• Development: While appetite often arises spontaneously and is usually persistent, hunger develops slowly and steadily. However, when the hormone glucagon increases blood sugar, hunger also disappears. Glucagon is the antagonist of insulin and plays a role in diabetes therapy in particular.
  • Trigger: Appetite arises in the head or is triggered by smells, noises and visual stimuli – regardless of the calorie requirement and degree of satiety. Hunger, on the other hand, depends on the needs of the person concerned and the body sensors that measure, among other things, how full the stomach is. When it comes to hunger, education or external stimuli play no role.
  • Encouragement: Smells, moods, feelings and the culinary offerings in the supermarket or in restaurants stimulate appetite. Shame or a guilty conscience often arise when people have eaten too much and inappropriately as a result. Hunger, on the other hand, is promoted by calorie consumption , time and growth (children and adolescents).
  • Duration: Saturation does not prevent appetite from developing. When you are hungry, you initially feel full for a while – usually for at least two to three hours.

How to control your appetite!

Over the past few decades, the oversupply of food in Western countries such as Germany or the USA has meant that more and more people are overweight. Many of them have forgotten how to listen to their natural feeling of satiety. One consequence of this is that type 2 diabetes in particular is increasing – including in children.

Curbing appetite is an important step in achieving body weight balance. Scientists speak of a network of psycho-biological interactions that have to take effect when controlling appetite.

This includes:

  • Become aware of why you reach for chocolate and the like and think about alternatives that you can use instead.
  • Don’t go shopping when you’re hungry and make a shopping list beforehand so that you walk through the aisles in a targeted manner.
  • Cook fresh and avoid convenience foods. The messenger substances in your body that are responsible for the balance between under and over nutrition get confused when you are confronted with flavors and aromas. This also applies to light products .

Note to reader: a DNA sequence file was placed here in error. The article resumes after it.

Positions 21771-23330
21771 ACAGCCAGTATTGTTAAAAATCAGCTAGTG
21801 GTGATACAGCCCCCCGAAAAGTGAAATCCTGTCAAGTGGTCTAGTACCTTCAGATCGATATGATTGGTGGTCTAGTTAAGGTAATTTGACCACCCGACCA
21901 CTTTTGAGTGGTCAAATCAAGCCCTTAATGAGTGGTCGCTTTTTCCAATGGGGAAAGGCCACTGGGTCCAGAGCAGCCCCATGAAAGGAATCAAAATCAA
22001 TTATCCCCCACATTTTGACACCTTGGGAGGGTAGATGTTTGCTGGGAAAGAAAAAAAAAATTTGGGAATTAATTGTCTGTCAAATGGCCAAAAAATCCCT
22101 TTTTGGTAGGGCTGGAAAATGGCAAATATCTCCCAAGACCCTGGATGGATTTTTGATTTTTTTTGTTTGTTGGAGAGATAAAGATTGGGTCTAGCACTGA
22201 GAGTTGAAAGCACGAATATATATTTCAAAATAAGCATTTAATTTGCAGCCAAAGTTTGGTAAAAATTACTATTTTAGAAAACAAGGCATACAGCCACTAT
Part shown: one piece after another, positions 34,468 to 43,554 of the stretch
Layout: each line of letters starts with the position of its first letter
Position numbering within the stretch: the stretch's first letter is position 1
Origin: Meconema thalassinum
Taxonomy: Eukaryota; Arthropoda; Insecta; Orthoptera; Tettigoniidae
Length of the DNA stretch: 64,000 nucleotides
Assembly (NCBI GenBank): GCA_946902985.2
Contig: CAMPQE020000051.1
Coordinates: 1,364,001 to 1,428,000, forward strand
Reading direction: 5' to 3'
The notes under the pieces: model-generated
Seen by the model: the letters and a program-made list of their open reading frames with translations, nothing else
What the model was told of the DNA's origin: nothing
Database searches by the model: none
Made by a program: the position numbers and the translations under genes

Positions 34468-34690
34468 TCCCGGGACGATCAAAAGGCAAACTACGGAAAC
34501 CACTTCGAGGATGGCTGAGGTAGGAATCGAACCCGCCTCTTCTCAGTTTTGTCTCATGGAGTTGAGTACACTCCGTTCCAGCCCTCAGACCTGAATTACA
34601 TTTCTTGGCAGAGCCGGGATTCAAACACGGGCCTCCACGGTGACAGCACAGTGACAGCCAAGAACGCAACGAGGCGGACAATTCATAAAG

• Eat mindfully. That means: carefully, slowly, chew extensively. This is the only way you will know in good time when you are full.
  • Fiber-containing foods such as oatmeal, legumes or whole grain products keep you full for a long time and only allow the blood sugar level to rise slowly. This prevents food cravings.
  • If you feel the urge to eat something sweet, grab fruit. Berries, for example, not only taste good, but also have a lot of vitamins.

This is what happens in the body when you eat!

When we eat something, the incoming food stretches the walls of the alimentary canal. Sensors in the gastrointestinal tract determine this and report the satiety stimulus directly to the brain. During the digestive process, several hormones are formed, which report saturation to the diencephalon via nerve tracts and the blood.

When the blood sugar level is high, the pancreas releases more of the hormone insulin – this also leads to saturation. In addition, insulin influences the hunger center by reducing the formation of hunger substances (e.g. neuropeptide Y) there.

In addition, a whole range of substances is known that are formed in the brain and that control hunger and satiety in the long term. These include substances that the body forms from the breakdown products of the ingested food, such as serotonin or dopamine.

The hormone leptin, which controls appetite, is also important. Depending on the fat content of the body, it is produced in higher or lower concentrations. Leptin ensures that there is no hunger at night – but only while a person is sleeping. Only then does the production of the hormone ghrelin come to a standstill. On the other hand, when we are awake, ghrelin is released and hunger arises.